The neighbourhood’s founder, John Thomas Moore, lived a tempestuous life and saw his fortunes swell and decline many times over the years. He wasn’t actually in Toronto to see his vision for Moore Park brought to full fruition, having left for Alberta in 1905, where he served as a Member of Provincial Parliament.
When he and his family moved west, their original home, Avoca Vale, was leased and eventually sold; upon his return to Moore Park in 1911, Moore built a second incarnation of Avoca Vale, where he focused on cultivating roses. This second incarnation of Avoca Vale was ravaged by a 1914 fire, and by his death in 1917, Moore was experiencing serious financial problems.
His will was notoriously acerbic and trifling, and he cut his sons out of what remained of his fortune and left everything to his second wife. His children subsequently squabbled over the will, but to no avail; the majority of Moore’s assets eventually went to the many creditors he had at the time of his death.
When Moore Park was being developed in the early decades of the 20th century, the English Cottage, Edwardian, Georgian and Tudor Revival architectural styles were very much in vogue, particularly among the wealthy. Thus, these styles dominate the neighbourhood; most of the homes which still stand today were built between 1905 and 1930.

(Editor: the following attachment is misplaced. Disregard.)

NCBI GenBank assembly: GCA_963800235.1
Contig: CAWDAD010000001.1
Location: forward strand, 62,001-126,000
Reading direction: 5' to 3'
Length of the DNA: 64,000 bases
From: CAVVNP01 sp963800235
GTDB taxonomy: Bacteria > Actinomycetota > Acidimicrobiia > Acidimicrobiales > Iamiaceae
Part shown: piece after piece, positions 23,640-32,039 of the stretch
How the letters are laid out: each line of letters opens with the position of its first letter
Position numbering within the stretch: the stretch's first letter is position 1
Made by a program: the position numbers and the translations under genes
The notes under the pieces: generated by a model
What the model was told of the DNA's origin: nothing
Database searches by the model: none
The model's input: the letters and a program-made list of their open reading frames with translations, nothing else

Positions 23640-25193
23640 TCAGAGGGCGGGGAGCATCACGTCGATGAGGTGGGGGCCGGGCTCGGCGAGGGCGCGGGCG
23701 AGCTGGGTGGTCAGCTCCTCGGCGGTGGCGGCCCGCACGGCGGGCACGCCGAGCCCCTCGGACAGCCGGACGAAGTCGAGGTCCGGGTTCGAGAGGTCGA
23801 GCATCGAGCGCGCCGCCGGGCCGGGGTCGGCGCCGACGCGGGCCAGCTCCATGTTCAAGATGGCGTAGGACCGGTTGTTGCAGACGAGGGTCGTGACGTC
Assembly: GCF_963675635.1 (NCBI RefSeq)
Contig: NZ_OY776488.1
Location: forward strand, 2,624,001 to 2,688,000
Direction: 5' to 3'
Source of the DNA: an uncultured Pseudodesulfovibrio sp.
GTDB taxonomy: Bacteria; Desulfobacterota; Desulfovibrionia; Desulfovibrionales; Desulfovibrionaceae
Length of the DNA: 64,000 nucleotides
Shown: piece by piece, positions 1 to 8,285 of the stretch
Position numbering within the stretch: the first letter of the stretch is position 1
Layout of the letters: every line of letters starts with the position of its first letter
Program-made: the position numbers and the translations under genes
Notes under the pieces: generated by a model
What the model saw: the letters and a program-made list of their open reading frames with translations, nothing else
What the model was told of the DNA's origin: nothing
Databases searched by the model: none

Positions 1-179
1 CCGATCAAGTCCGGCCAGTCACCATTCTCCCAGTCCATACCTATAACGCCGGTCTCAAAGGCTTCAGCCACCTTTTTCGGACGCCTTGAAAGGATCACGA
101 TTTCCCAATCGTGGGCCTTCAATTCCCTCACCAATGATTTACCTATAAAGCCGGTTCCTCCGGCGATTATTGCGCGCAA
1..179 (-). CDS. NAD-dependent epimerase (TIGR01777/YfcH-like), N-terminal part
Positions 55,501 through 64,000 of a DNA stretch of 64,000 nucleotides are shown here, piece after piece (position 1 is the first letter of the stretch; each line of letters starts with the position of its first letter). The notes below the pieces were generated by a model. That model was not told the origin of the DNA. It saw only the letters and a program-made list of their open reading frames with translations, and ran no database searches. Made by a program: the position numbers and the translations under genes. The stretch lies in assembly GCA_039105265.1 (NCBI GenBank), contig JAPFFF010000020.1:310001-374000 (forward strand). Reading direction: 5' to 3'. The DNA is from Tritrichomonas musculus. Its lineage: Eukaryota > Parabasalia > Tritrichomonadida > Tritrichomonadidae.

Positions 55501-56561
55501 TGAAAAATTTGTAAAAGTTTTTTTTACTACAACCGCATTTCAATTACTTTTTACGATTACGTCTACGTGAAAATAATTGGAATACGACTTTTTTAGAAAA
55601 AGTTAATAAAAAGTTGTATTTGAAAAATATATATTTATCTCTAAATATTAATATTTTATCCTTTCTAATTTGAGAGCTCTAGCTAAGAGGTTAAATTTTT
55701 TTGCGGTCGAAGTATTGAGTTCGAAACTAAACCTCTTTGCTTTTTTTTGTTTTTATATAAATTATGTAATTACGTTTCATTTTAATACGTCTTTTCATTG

The quintessential Moore Park home is a two-storey detached brick house; while some lots in the neighbourhood are generously sized, they tend to be smaller on the whole than those seen in other midtown districts. Some homes have private driveways, but shared driveways are fairly common in Moore Park. However, street parking is ample and always readily available. Many of the houses in the fringes of Moore Park back onto ravines and parkland, enhancing privacy and serenity.
Average home values in the area tend to be high; those looking for more affordable options are advised to concentrate their searches in the northern sections of Moore Park, where recently built duplexes and town homes are priced within easier reach. For current average sale prices, contact Jethro Seymour, a top Toronto Realtor specialising in upscale midtown neighbourhoods.